Phi

1·61803 39887 49894 84820 45868 34365 63811 77203 09179 80576 50

28621 35448 62270 52604 62818 90244 97072 07204 18939 11374 100

84754 08807 53868 91752 12663 38622 23536 93179 31800 60766 72635 44333 89086 160

Phi represents the golden ratio, or dividing a line into extreme and mean ratio.
Both Pi and Phi are irrational numbers with infinite numbers after their decimal points.
Phi is the only number whose square is greater than itself by 1.

The Greek Parthenon’s dimensions were modeled on Phi by the sculptor Phidias in 447BC.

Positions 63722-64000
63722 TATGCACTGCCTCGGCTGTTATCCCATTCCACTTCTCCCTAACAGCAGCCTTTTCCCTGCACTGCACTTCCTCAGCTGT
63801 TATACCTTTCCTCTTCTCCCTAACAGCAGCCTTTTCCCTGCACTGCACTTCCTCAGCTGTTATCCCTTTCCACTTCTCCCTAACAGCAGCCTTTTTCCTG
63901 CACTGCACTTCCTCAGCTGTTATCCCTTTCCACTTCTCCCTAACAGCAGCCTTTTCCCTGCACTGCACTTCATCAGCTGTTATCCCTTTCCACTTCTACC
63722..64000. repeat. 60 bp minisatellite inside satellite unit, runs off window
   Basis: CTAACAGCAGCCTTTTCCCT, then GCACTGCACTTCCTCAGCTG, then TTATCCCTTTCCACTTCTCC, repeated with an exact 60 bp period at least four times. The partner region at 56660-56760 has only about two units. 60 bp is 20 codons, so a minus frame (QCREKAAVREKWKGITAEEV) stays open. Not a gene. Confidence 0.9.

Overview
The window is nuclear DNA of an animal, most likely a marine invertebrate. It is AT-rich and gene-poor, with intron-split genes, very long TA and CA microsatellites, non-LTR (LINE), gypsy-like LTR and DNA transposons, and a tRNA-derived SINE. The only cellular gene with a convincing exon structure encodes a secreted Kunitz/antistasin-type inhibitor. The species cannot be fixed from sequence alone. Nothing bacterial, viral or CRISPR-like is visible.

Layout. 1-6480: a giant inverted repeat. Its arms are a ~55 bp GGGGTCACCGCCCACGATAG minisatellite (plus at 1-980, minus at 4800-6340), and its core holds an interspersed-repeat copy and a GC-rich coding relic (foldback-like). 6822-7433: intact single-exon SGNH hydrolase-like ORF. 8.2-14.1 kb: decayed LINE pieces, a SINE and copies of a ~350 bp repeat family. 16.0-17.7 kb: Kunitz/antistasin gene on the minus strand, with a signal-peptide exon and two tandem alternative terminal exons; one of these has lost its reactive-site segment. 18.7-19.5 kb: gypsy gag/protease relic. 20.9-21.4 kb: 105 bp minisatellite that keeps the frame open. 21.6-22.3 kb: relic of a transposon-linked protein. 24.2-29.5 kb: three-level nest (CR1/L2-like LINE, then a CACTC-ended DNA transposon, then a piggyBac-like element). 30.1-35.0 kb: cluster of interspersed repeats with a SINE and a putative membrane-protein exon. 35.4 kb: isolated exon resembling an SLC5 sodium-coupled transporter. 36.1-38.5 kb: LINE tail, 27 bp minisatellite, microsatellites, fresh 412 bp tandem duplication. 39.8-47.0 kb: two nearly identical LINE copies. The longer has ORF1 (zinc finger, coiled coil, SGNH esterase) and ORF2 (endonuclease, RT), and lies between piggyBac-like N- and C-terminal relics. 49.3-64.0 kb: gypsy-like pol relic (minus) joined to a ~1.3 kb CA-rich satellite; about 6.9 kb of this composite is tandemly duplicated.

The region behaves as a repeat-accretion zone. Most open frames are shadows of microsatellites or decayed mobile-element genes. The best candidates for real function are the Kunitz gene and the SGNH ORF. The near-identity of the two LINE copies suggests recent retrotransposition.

The first recorded definition of Phi comes from the Greek mathematician Euclid in the 2nd century BC.
The ratio of sequential elements of the Fibonacci sequence approaches Phi asymptotically.

Text areas in books published between 1550 and 1770 are based on the value of the golden ratio phi.
The ratio of the length of the body of a Stradivarius violin to its neck is Phi
The great pyramid at Giza’s apothem is equal to Phi times its semi base, which makes it a golden pyramid.

German psychologist Adolph Zeising found the golden ratio in many different measurements of natural proportion and hypothesized that Phi is integral to human perception of proportion and beauty. He called it the divine proportion.